The Road Twice Traveled - A Look forward to Kino's Journey

Ink and Natasha share their hopes for the new Kino's Journey

Kino’s Journey -the Beautiful World- follows a traveler, Kino, who goes from country to country by way of an intelligent motorcycle named Hermes. Kino stays no longer than 3 days at each stop, interacting with locals and observing their unique customs until setting off once more.


On the Road Again - Animated Ink


I’ve revisited Kino’s Journey three times. The first was on a recommendation, the second was to acquire content for a convention panel (but I couldn’t stop watching), and the third time was for a feature in Otaku USA. Every (re)visit reminds me of how amazing anime can be.

Fans of the first adaptation know this property, at its simplest, as a dramatic series of tales regarding fantastic worlds outside the one from which the protagonist hails. At its most intriguing, the show is largely self-contained anthropological moral tales dripping with Romantic and Buddhist influence. So how will audiences familiar with Kino’s Journey receive the reboot?

To start, it is with a heavy heart I say that the director of the beloved first adaptation, Ryutaro Nakamura, died in 2013. The reboot will see Tomohisa Taguchi (Persona 3 & 4 movies, Twin Star Exorcist) in the director’s chair. This could mean a shift in execution, and judging by the trailer, I’ve a couple reservations.

First is the absence of the TV lines, which I’d argue apropos given this generation’s unfamiliarity with tube-based TVs. But it’s a visual aesthetic that Nakamura insisted upon and one that gives a great feel to the original adaptation.

Secondly, the character designs are pretty on point, but a little too pretty concerning Kino. Kino’s design in the original adaptation is androgynous, but the reboot’s design is slightly more feminine. While I doubt this will be off-putting, I hope the cute factor is not leveraged for exploitation. Speaking of designs, the attention to detail regarding the motorad (Hermes) and Kino’s pistol surely pleases the original author Keiichi Sigsawa, a motorcycle and gun enthusiast.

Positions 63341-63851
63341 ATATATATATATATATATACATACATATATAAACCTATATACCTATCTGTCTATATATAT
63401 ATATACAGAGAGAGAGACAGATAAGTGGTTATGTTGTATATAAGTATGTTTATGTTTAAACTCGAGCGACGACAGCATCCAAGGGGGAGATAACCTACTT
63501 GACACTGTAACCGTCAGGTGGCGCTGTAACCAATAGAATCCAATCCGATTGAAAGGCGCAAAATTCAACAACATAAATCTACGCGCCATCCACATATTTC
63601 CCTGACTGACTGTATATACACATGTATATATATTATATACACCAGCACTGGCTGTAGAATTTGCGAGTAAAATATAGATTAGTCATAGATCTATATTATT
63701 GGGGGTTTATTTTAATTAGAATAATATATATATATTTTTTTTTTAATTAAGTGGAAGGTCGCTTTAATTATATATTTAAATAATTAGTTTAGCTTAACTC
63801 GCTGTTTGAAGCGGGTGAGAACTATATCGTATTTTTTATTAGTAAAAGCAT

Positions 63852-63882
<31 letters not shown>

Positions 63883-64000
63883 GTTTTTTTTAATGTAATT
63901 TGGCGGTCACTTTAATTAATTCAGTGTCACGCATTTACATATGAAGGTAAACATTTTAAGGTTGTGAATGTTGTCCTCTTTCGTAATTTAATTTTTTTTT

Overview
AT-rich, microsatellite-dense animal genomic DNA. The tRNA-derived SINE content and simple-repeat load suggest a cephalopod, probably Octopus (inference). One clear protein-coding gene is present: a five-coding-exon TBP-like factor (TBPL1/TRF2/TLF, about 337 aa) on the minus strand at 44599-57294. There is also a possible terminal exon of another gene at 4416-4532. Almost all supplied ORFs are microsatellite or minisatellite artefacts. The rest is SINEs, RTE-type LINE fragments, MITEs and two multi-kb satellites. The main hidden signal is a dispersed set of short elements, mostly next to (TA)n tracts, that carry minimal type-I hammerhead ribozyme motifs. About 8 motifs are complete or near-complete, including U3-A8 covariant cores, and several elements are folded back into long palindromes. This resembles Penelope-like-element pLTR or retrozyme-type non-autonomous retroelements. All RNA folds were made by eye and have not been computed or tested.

Lastly, the countries themselves seem to carry the same anachronistic air of sci-fi and history. The backgrounds seem lovely, and the color palate is excellent. All these aspects should help ease the handoff from memory to experience. Even if the episodes are just the same material reimagined, I can’t wait to see what Taguchi does with it!

An Adventure of Hope - Natasha

In contrast to Ink, I've held off on watching the original Kino's Journey ever since Ryutaro Nakamura's death. His shows have always held a special place in my heart and hearing the possibility of Despera never being finished left me feeling a little hollow and wanting to avoid finishing all of his works. Luckily, with the announcement of a new Kino's Journey and some years having passed since Nakamura's death, I feel like I can finally let go of some of my fears and start anew.

I know almost nothing about Kino's Journey, except for the fact that it stars a child and their anthropomorphic bike as they venture across different lands and meet different people. Based on the preview, I can assume that the new series will stick to that premise and deliver in the same vein that the original did. While the character designs seem different, I’ve heard that visual artistry was never the main trademark of Kino's Journey anyways. Rather, the praise the show gets is centered on its atmosphere and execution in simplicity. The strengths of many slice-of-life shows are focused on these elements, but personally speaking, few have managed to find the balance between tone and episodic vignettes like Natsume's Book of Friends and Mushi-shi. Kino's Journey looks like it could follow in those steps – the music is relaxing, the settings are vibrant, and Kino's voice actor (Aoi Yuki) seems well chosen.

Last is the question as to whether this is a continuation or if it's a reboot. As a new viewer, it seems like this will make little difference to me; the beauty of these kinds of shows lies in how easily one can pick them up at any given moment. Maybe the show will have moments tailored for fans who've seen the older series, but I'm sure I can watch this without worrying about being the intended audience or not. Either way, I'm looking forward to seeing what adventures Tomohisa Taguchi and studio Lerche bring us this season!


As contributing editor over at Ani-Gamers, Ink writes and edits articles and reviews pertaining to anime, video games, conventions, and manga. He also co-hosts the Oldtaku no Radio podcast. His reviews and analyses can also be seen periodically within the pages of Otaku USA magazine and online over at Fandom Post
You can find more of Natasha's work by following her on Twitter @illegenes and at her blog Isn't it Electrifying?
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